Talk about a construction defect; the leaning tower of South Padre Island, or as it was known, Ocean Tower, will be blown up in a controlled fashion and 65 million dollars worth of concrete, steel, glass and DECKS (sniff)will become recycled materials after it was determined that the building can’t be saved. Read the article from The Brownsville Herald below…
Leaning condos on South Padre Island to be demolished
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September 21, 2009 5:03 PM
By CHRISTOPHER SHERMAN, Associated Press Writer
(AP) — Touted as the Texas Gulf Coast’s most luxurious tower and later ridiculed as the “leaning tower of Padre Island,” an incomplete 31-story condominium project on South Padre Island will be demolished, its developer announced Monday.
The Ocean Tower, a 151-unit luxury project slated for a spa and other amenities, started construction in 2006, but stopped last summer when it became obvious the tower was sinking more rapidly than attached parking garages, causing cracks in beams and columns.
A lawsuit filed by developer Ocean Tower LP last year said the tower’s core had sunk 14 to 16 inches, while the attached garages sank less than half that amount. Ocean Tower is seeking $125 million in damages from two engineering firms.
“Unfortunately, multiple engineering studies have led us to the conclusion that it is not economically feasible to complete the building and to provide the caliber of condominium tower that we intended to build,” a prepared Monday statement from Ocean Tower LP said.
Demolition was a difficult decision, said Michael Caddell, a lawyer for Ocean Tower. He estimated the developer invested some $65 million in the project.
“There was really not a good way to fix the building economically,” Caddell said. “Even if it were repaired there would always be a stigma attached to that building.”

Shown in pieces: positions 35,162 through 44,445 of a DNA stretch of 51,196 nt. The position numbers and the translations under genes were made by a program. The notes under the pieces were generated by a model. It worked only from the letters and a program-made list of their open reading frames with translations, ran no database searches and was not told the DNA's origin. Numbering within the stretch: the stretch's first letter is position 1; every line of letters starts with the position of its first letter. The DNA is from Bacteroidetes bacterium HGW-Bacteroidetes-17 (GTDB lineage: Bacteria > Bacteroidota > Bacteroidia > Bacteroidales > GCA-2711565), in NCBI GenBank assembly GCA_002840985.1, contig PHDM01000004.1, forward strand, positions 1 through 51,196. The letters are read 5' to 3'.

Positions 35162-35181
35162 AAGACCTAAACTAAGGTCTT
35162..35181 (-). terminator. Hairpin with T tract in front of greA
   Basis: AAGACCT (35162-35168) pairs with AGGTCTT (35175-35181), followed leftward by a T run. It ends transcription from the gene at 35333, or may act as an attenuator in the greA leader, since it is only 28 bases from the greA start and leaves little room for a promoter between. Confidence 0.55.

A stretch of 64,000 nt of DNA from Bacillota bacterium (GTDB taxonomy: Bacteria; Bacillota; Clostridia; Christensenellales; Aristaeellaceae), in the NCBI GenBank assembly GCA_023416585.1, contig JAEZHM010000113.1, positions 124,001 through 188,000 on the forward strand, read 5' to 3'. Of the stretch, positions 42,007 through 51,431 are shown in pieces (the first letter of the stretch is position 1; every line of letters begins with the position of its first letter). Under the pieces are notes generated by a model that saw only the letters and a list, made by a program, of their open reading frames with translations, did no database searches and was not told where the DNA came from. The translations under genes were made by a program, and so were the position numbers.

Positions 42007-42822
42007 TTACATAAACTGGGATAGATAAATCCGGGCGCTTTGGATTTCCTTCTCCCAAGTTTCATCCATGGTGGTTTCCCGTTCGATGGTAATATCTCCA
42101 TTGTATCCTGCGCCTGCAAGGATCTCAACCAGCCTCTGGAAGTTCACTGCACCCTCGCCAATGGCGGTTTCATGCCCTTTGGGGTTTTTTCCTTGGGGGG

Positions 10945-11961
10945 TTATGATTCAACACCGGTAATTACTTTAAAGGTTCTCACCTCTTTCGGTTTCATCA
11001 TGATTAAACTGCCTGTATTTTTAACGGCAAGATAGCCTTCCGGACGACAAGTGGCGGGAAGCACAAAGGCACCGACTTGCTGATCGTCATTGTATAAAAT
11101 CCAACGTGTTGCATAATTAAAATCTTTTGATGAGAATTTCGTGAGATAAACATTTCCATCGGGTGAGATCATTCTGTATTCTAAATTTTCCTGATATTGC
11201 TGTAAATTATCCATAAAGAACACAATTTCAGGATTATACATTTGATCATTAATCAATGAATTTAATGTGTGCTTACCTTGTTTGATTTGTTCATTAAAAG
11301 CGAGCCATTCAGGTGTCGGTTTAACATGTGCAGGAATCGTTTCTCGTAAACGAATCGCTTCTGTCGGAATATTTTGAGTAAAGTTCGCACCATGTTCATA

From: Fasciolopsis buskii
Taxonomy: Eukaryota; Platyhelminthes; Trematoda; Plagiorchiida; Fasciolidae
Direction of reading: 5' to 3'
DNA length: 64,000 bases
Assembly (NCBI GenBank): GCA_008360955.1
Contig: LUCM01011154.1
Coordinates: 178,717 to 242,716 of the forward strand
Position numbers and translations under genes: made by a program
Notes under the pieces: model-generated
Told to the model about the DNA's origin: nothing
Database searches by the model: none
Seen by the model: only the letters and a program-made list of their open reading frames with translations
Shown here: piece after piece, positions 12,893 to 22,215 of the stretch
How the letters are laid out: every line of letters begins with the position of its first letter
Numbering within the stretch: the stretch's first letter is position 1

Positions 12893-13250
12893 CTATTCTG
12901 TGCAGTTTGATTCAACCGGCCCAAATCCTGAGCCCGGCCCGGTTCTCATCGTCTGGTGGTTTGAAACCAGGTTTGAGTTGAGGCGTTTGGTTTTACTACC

Ocean Tower LP had maintained until late last year that the problem would be remedied. It estimated in the lawsuit filed last summer that repairs would cost $20 million to $25 million.
Named in the lawsuit are geo-technical engineers Raba-Kistner Engineering and Consulting of San Antonio and structural engineers Datum Engineers of Austin and Dallas. Zachry Construction’s subsidiary Coastal Constructors, the project’s general contractor, was dismissed from the lawsuit.
Matthew Cano, an attorney representing Raba-Kistner, said he could not comment while the case was ongoing, but said “I do think that we have both factual and legal defenses.”
Greg Ziegler, lead counsel representing Datum, also declined to comment beyond saying that Datum stands by its design.
The Ocean Tower was structurally complete and the interior work was under way when construction halted last summer. By November, developer Tony Domit told those who had made deposits for units that they would get their money back.
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